By Tony Cline
We say this over and over again: everyone needs a will to direct who gets their property when they die and avoid the default inheritance laws of this state. But the truth is, for some people, dying without a will and having their assets go to their “intestate heirs” is okay by them. However, in a country where families are having fewer children, and people are making the decision to cohabitate without getting married, the number of people who will leave behind no intestate heirs will only increase in the future.
If you die without a will and with no intestate heirs, your assets will “escheat” to the state, meaning that all of your property, real, personal, and intangible, will become the property of the state of North Carolina.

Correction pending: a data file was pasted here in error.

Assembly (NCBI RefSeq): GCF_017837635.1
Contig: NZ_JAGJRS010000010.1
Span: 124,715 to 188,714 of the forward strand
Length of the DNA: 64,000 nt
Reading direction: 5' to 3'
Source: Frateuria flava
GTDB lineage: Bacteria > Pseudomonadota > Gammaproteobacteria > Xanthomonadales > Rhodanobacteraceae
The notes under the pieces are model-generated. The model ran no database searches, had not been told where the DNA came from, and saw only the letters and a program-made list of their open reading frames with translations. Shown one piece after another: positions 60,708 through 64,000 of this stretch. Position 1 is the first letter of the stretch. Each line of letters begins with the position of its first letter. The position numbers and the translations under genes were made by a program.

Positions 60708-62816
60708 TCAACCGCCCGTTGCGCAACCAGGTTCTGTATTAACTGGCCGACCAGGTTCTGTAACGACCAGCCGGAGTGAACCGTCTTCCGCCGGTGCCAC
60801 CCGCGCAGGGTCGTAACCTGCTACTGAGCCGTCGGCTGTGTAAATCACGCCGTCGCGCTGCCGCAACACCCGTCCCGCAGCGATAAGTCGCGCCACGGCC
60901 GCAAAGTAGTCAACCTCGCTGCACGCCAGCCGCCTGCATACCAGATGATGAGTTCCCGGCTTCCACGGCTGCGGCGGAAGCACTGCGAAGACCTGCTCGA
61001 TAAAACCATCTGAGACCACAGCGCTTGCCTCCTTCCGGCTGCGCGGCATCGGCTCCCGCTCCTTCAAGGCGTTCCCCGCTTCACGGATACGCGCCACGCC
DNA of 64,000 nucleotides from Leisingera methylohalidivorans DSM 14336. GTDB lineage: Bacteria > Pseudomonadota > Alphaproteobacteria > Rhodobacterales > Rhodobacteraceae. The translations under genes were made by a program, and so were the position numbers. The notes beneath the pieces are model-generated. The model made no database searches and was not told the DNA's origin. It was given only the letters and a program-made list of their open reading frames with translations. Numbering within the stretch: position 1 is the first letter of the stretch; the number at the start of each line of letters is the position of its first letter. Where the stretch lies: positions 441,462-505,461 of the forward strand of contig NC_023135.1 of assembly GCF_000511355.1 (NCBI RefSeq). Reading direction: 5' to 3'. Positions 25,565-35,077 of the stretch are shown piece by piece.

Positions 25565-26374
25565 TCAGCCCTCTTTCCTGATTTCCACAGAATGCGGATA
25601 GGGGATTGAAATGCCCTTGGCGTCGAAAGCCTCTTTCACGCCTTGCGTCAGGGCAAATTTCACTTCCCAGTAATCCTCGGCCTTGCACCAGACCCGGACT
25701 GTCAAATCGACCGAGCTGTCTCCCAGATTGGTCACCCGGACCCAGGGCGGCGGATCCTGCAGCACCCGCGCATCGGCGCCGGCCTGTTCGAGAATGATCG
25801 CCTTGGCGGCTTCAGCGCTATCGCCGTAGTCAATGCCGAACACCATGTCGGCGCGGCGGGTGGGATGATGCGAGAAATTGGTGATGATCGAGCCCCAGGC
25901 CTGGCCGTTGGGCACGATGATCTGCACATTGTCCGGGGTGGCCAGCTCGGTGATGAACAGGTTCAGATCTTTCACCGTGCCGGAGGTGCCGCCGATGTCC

If you have no intestate heirs and do not want the state to take your assets, you must have a will. Even a simple will can prevent escheat by naming the desired recipients for your property. Oftentimes, people without intestate heirs will choose a charity, which they prefer over the government. Even if you currently have intestate heirs, there is no guarantee they will survive you, so naming backup beneficiaries can help prevent escheat. If you need assistance with drafting a will, call Jesson & Rains PLLC for assistance.
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